What is your organization’s most valuable asset? Many business owners might point to their physical plants, inventory, or even (if they are really being honest with themselves) their workforce. But regardless of industry, your number-one asset is your reputation. It likely didn’t cost much to establish your reputation, but losing it imparts a tremendous cost.
Consider the ways companies, non-profit organizations and even well-known individuals have lost their reputations:
Financial institutions including AIG, Goldman Sachs, Bank of America, and JP Morgan Chase suffered serious reputation damage as a result of the US financial crisis
The Susan G. Komen Foundation quickly lost its footing and negatively impacted its development efforts when an executive made the decision to step into a hot political issue and cease funding of Planned Parenthood
Disgraced former New York State Governor Eliot Spitzer lost his reputation and his job in a swirl of hypocritical and illegal activities involving a prostitution ring
BP’s reputation took heavy damage related to its involvement in and mishandling of the worst oil disaster in world history
The leaders involved in all of these examples faced a tipping point – that moment in time in which the situation, if not handled properly, would careen into crisis.
No two tipping points look the same. And if moments of crisis can so negatively affect huge reputations, how can the small business owner or low-budget non-profit possibly protect themselves from all the possible catastrophes?
There are five simple actions all organizations, individuals, and companies can take that will help protect them from reputation damage:
Do the right thing. My favorite definition of Public Relations is “doing the right thing and taking credit for it.” As a wise grandmother once said (often): Don’t do anything you wouldn’t want to see on the front page of the newspaper. Executives and politicians should take heed. Your public relations team can’t “fix” a headline when it’s true!
Prepare for the obvious thing. A water park faces very different likely issues than a bank. Manufacturing and construction firms face very different likely issues than financial or marketing services firms. Look around you – what bad things have happened to your organization or the competition? Make a list and make sure you have processes and procedures in place to ensure you do the right thing first, and are prepared to communicate during a related crisis.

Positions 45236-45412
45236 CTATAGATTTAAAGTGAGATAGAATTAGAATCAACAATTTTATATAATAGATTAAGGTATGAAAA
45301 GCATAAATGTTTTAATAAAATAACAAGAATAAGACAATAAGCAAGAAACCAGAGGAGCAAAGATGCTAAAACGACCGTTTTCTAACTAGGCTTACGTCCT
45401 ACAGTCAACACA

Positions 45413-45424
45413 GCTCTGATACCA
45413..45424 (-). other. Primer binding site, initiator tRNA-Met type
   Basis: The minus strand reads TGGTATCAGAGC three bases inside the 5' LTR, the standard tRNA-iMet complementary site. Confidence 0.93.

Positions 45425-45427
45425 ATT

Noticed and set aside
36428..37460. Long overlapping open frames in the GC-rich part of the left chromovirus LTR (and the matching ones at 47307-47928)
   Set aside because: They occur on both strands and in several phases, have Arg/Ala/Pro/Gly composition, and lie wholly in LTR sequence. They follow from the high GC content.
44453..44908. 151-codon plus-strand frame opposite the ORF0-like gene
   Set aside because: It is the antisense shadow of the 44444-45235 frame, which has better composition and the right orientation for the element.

Plan for the worst thing. Even if it’s unlikely, think about – and plan for – the worst thing that could happen. Freak yourself out and think it through. Imagine if Apple hadn’t prepared for Steve Jobs’ death – that was very likely on their short list of “the worst things ever.” With thoughtful action plans and communications plans in place for those “worst things,” nothing should surprise you.
Alert your team. There is nothing like learning you’re a member of “the crisis team” when the crisis is in full swing. Ensure your team is aware and prepared. Meet at least once or twice each year to remind everyone of their role on the crisis team, and to revisit your plans.
Document your plans. Document your crisis communications plan. Take all of your thinking/planning, put it in writing, print it out, put it in one place, and share it with your internal team. Make sure to include lists of the important people you’ll need to contact, from investors and employees to elected officials and media. Think of your crisis communications plan as a first-aid kit – assembled when you’re in a coherent state of mind, your plan will guide and direct you in the heat of an emergency.